NORTON, Mass. (AP) -- PGA champion Justin Thomas ran off eight birdies on a long, wet TPC Boston for a tournament-best 63, giving him a share of the lead with Marc Leishman going into a Labor Day finish in the Dell Technologies filled with the game's best players.
The FedEx Cup playoff event in Boston has a history of delivering big moments, and this was set up for another.
Leishman, who won at Bay Hill this year, also played bogey-free for a 65 on Sunday to join Thomas at 12-under 201.
Eight players were separated by three shots going into the final round, a listed that included Jordan Spieth and Dustin Johnson, Paul Casey and Jon Rahm. Still very much in the mix was Phil Mickelson, only four shots behind.
"There is a heightened something to these playoff events that bring out certain champions for the most part," Spieth said Sunday after finishing with two straight birdies to nudge closer to the lead, just two shots behind. "It's going to be a throw-down tomorrow."
Thomas had his third round this season at 63 or better - a list that includes his 59 at the Sony Open and a 63 at the U.S. Open - to turn a five-shot deficit into a share of the lead and a chance to win for the fifth time this year.
He birdied six of the first 10 holes, the longest at about 12 feet. He played down the 13th fairway on the redesigned 12th hole for the third time this week and holed a 50-foot birdie putt, and then added a pair of 25-foot birdie putts.
And he didn't even birdie any of the par 5s.
"I just felt I had total control of my game," Thomas said. "But it's crazy to think I did that and parred all the par 5s. That's a little bit of a bummer, if I could somehow have a downside to the day. But like I said, I'm extremely pleased and put myself in a great position to win the tournament."
And he has plenty of company.
Casey played in the final group at the TPC Boston last year, but Rory McIlroy ran him down with a 65 to overcome a six-shot deficit. Casey also played the three par 5s without a birdie, missing a 12-footer on the final hole that would have given him a share of the lead.
Then again, the TPC Boston played longer than ever with heavy air and a light rain that never left Sunday. Thomas was stunned when he smashed a driver on the 18th and couldn't carry a bunker complex only 260 yards out. He normally flies a tee shot like that 300 yards.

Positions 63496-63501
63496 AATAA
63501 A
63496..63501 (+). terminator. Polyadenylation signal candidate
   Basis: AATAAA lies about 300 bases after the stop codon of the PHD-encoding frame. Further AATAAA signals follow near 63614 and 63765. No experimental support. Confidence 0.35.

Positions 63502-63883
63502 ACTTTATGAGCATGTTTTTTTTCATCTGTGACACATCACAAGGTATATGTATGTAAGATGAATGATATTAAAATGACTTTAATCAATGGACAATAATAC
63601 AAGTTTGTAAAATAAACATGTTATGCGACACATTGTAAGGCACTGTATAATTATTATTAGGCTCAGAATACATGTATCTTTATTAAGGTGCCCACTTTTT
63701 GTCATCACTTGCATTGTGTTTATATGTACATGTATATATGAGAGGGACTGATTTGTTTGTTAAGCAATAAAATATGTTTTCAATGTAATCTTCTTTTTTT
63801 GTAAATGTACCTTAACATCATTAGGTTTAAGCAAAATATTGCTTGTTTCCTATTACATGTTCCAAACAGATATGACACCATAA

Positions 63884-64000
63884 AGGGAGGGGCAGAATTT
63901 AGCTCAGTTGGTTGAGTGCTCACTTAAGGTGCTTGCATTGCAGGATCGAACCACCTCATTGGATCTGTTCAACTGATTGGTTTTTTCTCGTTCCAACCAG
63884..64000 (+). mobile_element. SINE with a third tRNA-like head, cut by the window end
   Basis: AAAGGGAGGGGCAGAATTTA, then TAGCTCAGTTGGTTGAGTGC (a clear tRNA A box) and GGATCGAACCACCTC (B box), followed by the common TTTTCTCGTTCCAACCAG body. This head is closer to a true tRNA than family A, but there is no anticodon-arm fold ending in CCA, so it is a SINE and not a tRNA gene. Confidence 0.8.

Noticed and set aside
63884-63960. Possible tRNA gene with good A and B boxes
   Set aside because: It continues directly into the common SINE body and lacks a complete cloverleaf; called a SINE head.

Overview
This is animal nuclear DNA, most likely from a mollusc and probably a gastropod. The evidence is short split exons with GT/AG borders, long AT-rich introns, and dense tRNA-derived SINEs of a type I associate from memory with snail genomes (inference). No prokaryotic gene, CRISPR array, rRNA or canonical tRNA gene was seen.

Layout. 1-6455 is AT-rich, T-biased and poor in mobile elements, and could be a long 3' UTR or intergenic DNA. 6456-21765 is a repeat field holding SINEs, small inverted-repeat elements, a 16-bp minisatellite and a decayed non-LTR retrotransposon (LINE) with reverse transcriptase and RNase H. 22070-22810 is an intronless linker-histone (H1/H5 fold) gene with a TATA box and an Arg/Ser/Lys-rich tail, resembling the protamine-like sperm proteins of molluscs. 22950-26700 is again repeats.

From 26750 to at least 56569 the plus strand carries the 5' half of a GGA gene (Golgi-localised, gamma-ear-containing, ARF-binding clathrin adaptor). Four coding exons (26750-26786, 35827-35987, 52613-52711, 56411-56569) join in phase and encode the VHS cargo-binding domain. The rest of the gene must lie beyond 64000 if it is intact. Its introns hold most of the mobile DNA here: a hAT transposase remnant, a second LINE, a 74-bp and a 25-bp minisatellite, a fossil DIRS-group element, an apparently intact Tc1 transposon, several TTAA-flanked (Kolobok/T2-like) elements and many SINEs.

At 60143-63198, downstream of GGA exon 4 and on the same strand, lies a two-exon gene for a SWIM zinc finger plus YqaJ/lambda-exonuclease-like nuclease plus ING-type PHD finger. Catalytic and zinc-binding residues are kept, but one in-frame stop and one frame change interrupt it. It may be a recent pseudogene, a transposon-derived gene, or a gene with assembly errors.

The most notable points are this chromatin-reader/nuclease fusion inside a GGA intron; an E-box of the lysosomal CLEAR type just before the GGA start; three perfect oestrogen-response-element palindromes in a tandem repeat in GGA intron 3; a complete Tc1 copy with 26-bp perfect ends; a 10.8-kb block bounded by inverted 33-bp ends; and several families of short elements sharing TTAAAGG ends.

The forecast for Monday was mostly sunshine, and if the course remains softer from rain, this could be a typical shootout. Leishman figured the winning score would be in the 15- or 16-under range.
"That would be my plan, to just try and do what I've been doing - give myself as many chances as I can and try and make them," he said.
Rahm had a two-shot lead and still had the lead until running into trouble on the back nine, making three bogeys until he ended his round with a birdie for a 71. .
"I will be a little bit frustrated for a while because it always is bad when you're making good swings and things don't happen," Rahm said. "I'll probably get to the hotel, lay down for a little bit and realize the fact that I'm still three shots back."
Most frustrating was that everyone around him was making a move.
It was especially critical for Johnson, who played the third round with Thomas and couldn't buy a putt. Johnson, coming off a playoff victory last week in New York, sarcastically pumped his fist when he made a birdie on No. 14, and then he kept right on going. The only hole he didn't birdie coming in was at No. 17, where he missed a birdie chance for 10 feet.
"I just wanted to get myself in position to be in range of the leaders," Johnson said.
He was three behind Spieth going into the final round of The Northern Trust and ended up winning in a sudden-death playoff.
PGA Tour rookie Grayson Murray (67) and Adam Hadwin (68) were at 10-under 203 along with Spieth, who has made only two bogeys over his last 45 holes. Spieth shot a second straight 66 and was surprised that left him two shots behind, all because of Thomas and Leishman.
"I couldn't have shot a whole lot better," Spieth said. "I thought four back starting the day, if I could cut that in half, then that would be a tremendous goal. So goal achieved, maybe."
Mickelson dropped a shot on the par-5 seventh with a wild tee shot and missed a 4-foot birdie putt on the ninth hole, but otherwise kept in the game. This is the first time Mickelson has opened with three straight rounds in the 60s since the St. Jude Classic in June, which also was his last top-10 finish.
Monday could go a long way in persuading U.S. captain Steve Stricker to pick him for the Presidents Cup. Still to be decided is the final 10 who automatically make the team. Kevin Chappell shot a 69 and moved into position to overtake Charley Hoffman for the 10th spot.